aikilouis
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Re: ethical?

This is a strange declaration. Care to explain, please ?

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Old 09-23-2012, 04:03 PM   #14
graham christian
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Re: ethical?

Quote:
Francis Takahashi wrote: View Post
When you have allowed your students to develop themselves beyond the goals you have set for yourself, you have utterly failed them, your mentors, and yourself.
Who's quote is this? Sounds crazy to me.

Peace.G.
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Old 09-23-2012, 05:37 PM   #15
Janet Rosen
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Re: ethical?

Quote:
Francis Takahashi wrote: View Post
When you have allowed your students to develop themselves beyond the goals you have set for yourself, you have utterly failed them, your mentors, and yourself.
Huh? In a few areas of life I am a much better teacher than practitioner; just the way it is. I don't see my students surpassing me as a bad thing but as a wonderful thing.

Janet Rosen
http://www.zanshinart.com
"peace will enter when hate is gone"--percy mayfield
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Old 09-23-2012, 07:59 PM   #16
RonRagusa
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Re: ethical?

Quote:
Francis Takahashi wrote: View Post
When you have allowed your students to develop themselves beyond the goals you have set for yourself, you have utterly failed them, your mentors, and yourself.
Too true Francis. If my students exceed the goals I have set for myself while I am alive and training then I have ceased growing and furthering my art. And should I ever reach a point where I can no longer push the envelope of my own development I will step aside and pass the torch on.

Ron

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Old 09-23-2012, 10:43 PM   #17
Basia Halliop
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Re: ethical?

I thought that was supposed to be the goal of every teacher of anything: for their students to eventually surpass them. Same with parents - it's a sentiment I've heard my dad express more than once when one of his kids did something well.

"And should I ever reach a point where I can no longer push the envelope of my own development I will step aside and pass the torch on."

How does a person 'pass the torch on' other than by teaching?

Of course one would hope teachers would keep developing as students as well, but it's hardly a failure as a teacher to be a better teacher than you are a student.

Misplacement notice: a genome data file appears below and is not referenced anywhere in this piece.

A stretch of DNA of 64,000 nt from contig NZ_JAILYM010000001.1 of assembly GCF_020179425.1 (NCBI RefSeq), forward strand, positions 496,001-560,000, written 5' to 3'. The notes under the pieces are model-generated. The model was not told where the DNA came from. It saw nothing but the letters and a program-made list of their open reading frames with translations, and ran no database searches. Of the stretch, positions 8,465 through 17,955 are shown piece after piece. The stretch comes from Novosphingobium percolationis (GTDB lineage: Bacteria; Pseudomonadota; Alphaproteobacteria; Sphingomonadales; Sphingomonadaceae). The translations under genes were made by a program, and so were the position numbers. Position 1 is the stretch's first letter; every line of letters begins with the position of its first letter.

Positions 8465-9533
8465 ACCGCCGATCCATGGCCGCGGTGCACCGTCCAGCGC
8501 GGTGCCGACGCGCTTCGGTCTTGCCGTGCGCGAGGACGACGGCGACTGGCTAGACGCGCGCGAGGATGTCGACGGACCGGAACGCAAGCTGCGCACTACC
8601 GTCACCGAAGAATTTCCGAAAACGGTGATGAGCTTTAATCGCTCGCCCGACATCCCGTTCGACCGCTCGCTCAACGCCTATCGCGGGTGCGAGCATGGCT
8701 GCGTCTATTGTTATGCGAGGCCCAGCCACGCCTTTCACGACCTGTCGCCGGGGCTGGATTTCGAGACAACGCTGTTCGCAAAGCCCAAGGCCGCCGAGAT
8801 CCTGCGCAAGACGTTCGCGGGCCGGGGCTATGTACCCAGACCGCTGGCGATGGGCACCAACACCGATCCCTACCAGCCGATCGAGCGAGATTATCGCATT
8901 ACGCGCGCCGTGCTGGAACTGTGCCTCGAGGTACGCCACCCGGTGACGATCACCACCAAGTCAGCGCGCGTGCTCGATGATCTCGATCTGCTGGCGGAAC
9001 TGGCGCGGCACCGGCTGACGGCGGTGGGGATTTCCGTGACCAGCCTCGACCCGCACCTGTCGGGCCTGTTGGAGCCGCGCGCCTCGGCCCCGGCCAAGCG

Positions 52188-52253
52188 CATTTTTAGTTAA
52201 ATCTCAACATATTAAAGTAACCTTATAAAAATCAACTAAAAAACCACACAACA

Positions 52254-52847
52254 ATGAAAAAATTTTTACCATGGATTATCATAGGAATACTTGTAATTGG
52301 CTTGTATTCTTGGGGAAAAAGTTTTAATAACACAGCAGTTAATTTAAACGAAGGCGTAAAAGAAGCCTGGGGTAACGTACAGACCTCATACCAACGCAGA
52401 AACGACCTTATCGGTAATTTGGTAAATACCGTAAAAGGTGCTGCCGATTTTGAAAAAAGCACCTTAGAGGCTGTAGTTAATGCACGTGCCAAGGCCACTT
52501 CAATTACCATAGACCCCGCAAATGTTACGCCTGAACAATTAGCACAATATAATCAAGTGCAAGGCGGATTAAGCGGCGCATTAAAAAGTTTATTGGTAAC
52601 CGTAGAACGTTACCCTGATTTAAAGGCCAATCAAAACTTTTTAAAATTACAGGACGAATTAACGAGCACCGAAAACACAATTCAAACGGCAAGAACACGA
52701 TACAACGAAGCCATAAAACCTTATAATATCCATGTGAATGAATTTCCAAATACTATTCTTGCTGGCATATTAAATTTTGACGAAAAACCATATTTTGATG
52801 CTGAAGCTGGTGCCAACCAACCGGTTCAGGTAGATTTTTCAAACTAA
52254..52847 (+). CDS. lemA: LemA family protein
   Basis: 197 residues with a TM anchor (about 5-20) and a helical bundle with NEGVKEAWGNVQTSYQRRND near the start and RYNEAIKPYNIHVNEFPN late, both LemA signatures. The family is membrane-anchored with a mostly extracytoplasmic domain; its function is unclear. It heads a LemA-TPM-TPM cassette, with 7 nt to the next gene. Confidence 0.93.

The only dilemma I see here is whether or not the teacher is giving ranks he isn't qualified to give. But if he doesn't belong to an organisation with rules about how ranks are given, then it's sort of up to him to do what he thinks is best. Maybe he thinks this student is better than him and this is his way of handling it. Without knowing the personal motives and details it's hard for an outsider to judge if it's right or wrong.

In any case I can't really see what it has to do with the poster, who isn't even a student there. It kind of gives the impression that he has a bad history with this guy and is looking for excuses to think badly of the guy or even to spread bad feeling among his current students. My advice would be to move on and stop thinking about what's going on in this dojo - it serves no positive purpose. Find another dojo if possible but in any case, don't keep looking back at this one.
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Old 09-23-2012, 11:52 PM   #18
aikishihan
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Re: ethical?

First, allow me to apologize for the terse nature of my statement. No doubt, the subject matter of the proper and successful transmission of knowledge, techniques, materials, instruction and wisdom from teacher to student has many facets, and many schools of thought and theory. If my statement came off as being a bit “elitist”, it was intentional. I cannot fathom O Sensei, Kano Sensei, Takeda Sensei, Newton, Aristotle, Einstein etc. etc. etc. of ever accepting being surpassed by any of their talented students.

Secondly, when it comes to matters Aiki and Aikido related, I acknowledge no competition amongst individuals, styles and theories. Therefore, I acknowledge no competition between a master teacher and his or her students over time. The path of personal shugyo is singular and unique to each individual, leaving no basis for real comparison or authenticated contrast of the timelines, goals defined, or even goals attained for each person.

The notion long endured of “it is the teacher’s goal to have the student surpass him or her over a lifetime” is absurd and offensive to all parties, if they would but think of what this really is trying to convey. It is assuming that there is a quantifiable method of determining correctly what that teacher’s private goals actually were, or if it were even feasible to compare them with the those of the master’s acknowledged students. If so, in what time frame? Using what parameters or guidelines? No such formula exists, nor can it ever exist, as each individual’s path is singular, original, and time sensitive.